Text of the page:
;l>ct andcareiessnes8 which constituted: cofitributtve negU.gence On his :part, andileprives the plaintiff of a recoveryJnthis ,nction. engineer and. other employes engaged in· running the train :were not required to look .and see whether there was any:()ne on the except at a publio crossing, or in an incorporated city or town, or nt a depot station, or to give a siRnal ofthe approach, ofthe train except at such crossing, station, town, or city. There is no proof that the enor conductor saw Victor Farve, but ,the.proof is that see him, before or at the tin1e of the If the engineer had seen Victor Farve on the track, and had reason .to believe .that he coulil not get off the track in time to save himself, it would have .been his duty to do all he reasonably could to avoid the accident. There.fore, you.are instructed that the testimony on the part of the plaintiff, and not contradicted by any other proofin the cause, docs not entitle him to a verdict in his favor, and that you will return your verdictm the defendant.
aZ. ".ERHARDT, Collector. , ,.'
(Oircuit Oourt, & D. New York.
April 21, lSOO.l
O17STOJl'S DUTIES-CONSTRUCTION' OJ!' LAWS-CL.lSSIll'IC.lTION-FLOWBRING BULBS.
Croc)Ul. gladiolus, hyacinth, narcissus, tulip; and other bulbs, which are not dicinal and not edible, are in a crude state, and not advanced in value or condition by refining, grinding, or by other vrocess of manufacture, and are used for the pur. pose of pl,"oducinjfiowers, are not free of duty under, the provision for" bulbs.and bulbous. 'roots, * * any of the foregoing of which are n9t edible and are ina 'crudestatej and not advanced in value or condition by refining or grinding,or by ot:Qer pr:OCf/6S of manufacture, and not specially enllmerated or provided for in this act, " contained in the free-list of the act of March 3, (22 U. B. 8t. 488; Tariff Index, New, par. 686,) but are dutiable at the rate of 2O.per cent. ad valorem for "bulbs and bulbous roots, not medicinal, and not specially enumerated or proVided for in tbi$.act, " cOntained in N of the same tari1f act, (ld. par. 405.) (8IIllalYuBb'u the Oourt.) .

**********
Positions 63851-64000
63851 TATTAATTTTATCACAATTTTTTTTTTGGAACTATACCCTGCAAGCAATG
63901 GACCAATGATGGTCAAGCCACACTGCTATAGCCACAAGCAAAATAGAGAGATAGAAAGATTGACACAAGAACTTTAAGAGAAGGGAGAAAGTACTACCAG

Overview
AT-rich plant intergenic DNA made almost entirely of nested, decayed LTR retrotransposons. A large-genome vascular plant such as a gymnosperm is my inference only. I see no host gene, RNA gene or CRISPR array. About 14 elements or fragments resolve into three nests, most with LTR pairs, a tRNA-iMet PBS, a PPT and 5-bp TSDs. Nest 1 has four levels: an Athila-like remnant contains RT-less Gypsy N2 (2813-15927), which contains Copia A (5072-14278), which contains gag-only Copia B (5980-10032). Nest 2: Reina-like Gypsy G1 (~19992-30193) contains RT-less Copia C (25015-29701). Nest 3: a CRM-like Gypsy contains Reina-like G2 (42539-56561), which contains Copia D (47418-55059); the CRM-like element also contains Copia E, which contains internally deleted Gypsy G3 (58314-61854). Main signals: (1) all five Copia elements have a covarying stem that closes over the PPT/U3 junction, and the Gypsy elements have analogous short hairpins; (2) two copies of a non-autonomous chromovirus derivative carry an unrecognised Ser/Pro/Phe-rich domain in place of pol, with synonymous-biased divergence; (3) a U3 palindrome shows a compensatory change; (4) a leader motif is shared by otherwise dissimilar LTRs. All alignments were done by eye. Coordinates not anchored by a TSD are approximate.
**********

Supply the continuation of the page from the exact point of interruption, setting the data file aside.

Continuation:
At Action to recover back dutiM. During the year 1889 tbe plaintiffs imported from England, France, and Holland, into tbe port of New York, certain crocus, gladiolus, byacinth, narcissus, tulip, and other flowering bulbs. These bulbs were classified. for duty under the provision for" bulbs and bulbous roots, not medicinal,' and not specially enumerated or provided for in this act," contained in Schedule N of the tariff act of March 3, 1883, (22 U. S. St. 488j .TariffIndex, New, par. 405,) and, pursuant tothis provision, duties were exacted thereon, at the rate of 20 per centum ad. valorem, by the defendant,.as collector of that port. Against this classification thilil the plaintiffs dUly. protested, claiming that these bulbs wer.e free of duty as "bulbs which were not edible, and were in a crude sf./lte, and ,])ot advanced in value or condition by refining or grinding, or other proce!jSof under the provision for" bulbs and bulbous